5:23 p.m. Reporters are informed that the U.S. Supreme Court denied the stay request.
6:00 p.m. James’s execution was scheduled to begin.
6:33 p.m. Prison officials take media witnesses to where the execution is to take place.
9:02 p.m. Viewing room curtains were opened shortly after witnesses were brought inside, and “James’ eyes were not open at the beginning of the execution, and he appeared motionless, save for his breathing,” per Hedgepeth.
9:03 p.m. Death warrant read.
9:04 p.m. Execution begins.
9:10 p.m. Consciousness check.
9:12 p.m. James appears to stop breathing.
9:13 p.m. James’s eyes opened slightly.
9:14 p.m. James’s stops all movement.
9:18 p.m. Viewing room curtains were closed.
9:27 p.m. Official time of death for James, per state officials.
Once the media witnesses returned and were able to provide updates and write their stories, they also tried, unsuccessfully, to get answers about the delay.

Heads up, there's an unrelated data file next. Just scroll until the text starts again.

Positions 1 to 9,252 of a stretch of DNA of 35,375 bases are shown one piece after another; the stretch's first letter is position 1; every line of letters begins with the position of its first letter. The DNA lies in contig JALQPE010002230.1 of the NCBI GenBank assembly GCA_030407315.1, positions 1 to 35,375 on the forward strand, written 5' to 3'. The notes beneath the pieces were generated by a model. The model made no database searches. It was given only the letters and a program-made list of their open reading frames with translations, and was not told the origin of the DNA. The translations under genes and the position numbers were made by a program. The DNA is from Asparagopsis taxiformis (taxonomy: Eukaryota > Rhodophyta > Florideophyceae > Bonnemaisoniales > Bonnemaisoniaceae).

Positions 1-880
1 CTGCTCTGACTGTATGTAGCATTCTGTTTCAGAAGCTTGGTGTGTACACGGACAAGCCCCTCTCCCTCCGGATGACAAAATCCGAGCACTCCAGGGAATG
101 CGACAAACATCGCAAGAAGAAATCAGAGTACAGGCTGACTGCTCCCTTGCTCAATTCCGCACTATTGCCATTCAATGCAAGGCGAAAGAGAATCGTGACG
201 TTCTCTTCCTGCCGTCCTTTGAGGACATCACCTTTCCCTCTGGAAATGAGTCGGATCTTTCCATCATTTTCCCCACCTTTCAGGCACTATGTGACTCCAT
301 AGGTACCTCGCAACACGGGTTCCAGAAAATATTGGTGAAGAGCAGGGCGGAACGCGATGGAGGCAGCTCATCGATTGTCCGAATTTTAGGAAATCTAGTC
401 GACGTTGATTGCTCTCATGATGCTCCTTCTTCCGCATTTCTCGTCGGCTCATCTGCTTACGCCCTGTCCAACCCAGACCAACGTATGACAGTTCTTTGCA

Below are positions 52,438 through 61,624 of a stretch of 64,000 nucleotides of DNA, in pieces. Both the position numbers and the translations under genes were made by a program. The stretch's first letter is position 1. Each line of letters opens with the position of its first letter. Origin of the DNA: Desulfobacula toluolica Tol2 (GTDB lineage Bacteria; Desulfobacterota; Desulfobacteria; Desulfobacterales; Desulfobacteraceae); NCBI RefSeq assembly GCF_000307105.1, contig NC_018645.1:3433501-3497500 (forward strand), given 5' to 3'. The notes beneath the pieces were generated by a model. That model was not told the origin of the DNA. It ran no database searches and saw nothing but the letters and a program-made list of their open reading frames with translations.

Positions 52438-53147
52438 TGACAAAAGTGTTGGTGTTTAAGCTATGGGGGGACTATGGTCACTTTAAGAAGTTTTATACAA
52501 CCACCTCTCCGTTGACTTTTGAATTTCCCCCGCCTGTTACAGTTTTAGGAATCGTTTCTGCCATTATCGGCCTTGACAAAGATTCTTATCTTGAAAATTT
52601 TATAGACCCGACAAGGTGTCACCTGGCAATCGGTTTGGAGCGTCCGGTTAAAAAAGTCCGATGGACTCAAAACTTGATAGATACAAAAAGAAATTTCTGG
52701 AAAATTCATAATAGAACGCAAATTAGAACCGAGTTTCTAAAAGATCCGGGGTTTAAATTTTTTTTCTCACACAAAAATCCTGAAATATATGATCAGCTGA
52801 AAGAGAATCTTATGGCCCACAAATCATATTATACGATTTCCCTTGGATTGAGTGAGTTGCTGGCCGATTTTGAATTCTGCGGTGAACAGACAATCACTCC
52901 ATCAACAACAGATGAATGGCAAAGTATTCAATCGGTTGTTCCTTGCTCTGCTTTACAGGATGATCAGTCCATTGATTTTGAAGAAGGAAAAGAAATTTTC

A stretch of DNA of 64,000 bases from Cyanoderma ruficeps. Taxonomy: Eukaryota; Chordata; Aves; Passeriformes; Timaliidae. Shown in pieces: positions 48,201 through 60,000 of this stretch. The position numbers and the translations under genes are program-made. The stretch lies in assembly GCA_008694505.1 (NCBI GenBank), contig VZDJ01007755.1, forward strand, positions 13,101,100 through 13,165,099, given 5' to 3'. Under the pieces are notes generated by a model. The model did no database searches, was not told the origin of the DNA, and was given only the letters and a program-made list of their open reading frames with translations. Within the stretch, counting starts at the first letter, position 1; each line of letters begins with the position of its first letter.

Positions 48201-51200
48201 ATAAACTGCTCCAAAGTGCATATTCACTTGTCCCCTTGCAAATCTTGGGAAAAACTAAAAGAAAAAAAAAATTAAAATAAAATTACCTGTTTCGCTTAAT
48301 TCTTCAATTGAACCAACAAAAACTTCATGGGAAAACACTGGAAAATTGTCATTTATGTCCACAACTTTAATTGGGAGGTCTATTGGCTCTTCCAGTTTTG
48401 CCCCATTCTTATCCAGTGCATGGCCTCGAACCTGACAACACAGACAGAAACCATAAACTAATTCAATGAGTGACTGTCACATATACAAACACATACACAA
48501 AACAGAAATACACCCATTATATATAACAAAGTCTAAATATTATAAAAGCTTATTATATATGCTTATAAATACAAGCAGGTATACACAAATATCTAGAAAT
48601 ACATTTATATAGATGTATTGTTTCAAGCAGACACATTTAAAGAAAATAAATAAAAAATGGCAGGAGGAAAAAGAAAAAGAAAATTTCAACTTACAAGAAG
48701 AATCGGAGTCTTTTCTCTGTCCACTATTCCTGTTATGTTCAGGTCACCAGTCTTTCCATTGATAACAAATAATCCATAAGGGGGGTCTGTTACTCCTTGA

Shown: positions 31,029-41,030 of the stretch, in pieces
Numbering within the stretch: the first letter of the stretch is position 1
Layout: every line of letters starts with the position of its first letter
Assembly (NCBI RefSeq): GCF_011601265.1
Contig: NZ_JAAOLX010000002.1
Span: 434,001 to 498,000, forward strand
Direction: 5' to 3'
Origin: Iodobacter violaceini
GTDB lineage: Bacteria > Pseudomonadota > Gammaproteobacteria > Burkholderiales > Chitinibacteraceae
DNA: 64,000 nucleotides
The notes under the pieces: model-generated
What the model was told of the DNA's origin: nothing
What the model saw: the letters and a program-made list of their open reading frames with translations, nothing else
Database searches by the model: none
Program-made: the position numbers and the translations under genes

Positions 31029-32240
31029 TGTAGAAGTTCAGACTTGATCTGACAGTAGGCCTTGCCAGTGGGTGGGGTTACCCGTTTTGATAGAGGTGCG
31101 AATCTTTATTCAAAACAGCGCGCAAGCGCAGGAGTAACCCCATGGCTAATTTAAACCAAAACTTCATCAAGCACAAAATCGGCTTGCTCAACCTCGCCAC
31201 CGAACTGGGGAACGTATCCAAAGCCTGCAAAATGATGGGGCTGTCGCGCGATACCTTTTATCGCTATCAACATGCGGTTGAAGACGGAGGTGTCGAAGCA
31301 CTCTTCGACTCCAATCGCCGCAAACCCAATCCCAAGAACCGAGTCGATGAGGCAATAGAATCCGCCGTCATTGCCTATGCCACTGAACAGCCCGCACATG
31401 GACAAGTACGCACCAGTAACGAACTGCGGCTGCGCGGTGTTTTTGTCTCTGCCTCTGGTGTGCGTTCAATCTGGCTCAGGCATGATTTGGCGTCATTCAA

Later in the night, ADOC Commissioner John Hamm told Josh Gauntt — another reporter on site — that he wasn’t saying anything more about the delay “because of our protocol. Our protocol is something that is not public so we’re not getting into any explanation.”
Additionally, Hrynkiw — who personally dealt with unclear (and, in her case, absurd and sexist) policy enforcement from ADOC earlier in the evening — reported that “Hamm said James was not sedated prior to the procedure starting. He would not elaborate which part of the procedure caused the delay, saying the ADOC ‘took (their) deliberate time.’”1
Public dollars being used for state actions always require transparency. This is heightened when the state is using one of its most extreme powers: Killing one of its citizens. While states certainly can argue that aspects of their execution protocols should be kept secret, Thursday’s unexplained three-hour delay clearly wasn’t the plan. What happened? If it’s something immaterial, making it public will help ease concerns. If it’s material, the public has a right to know.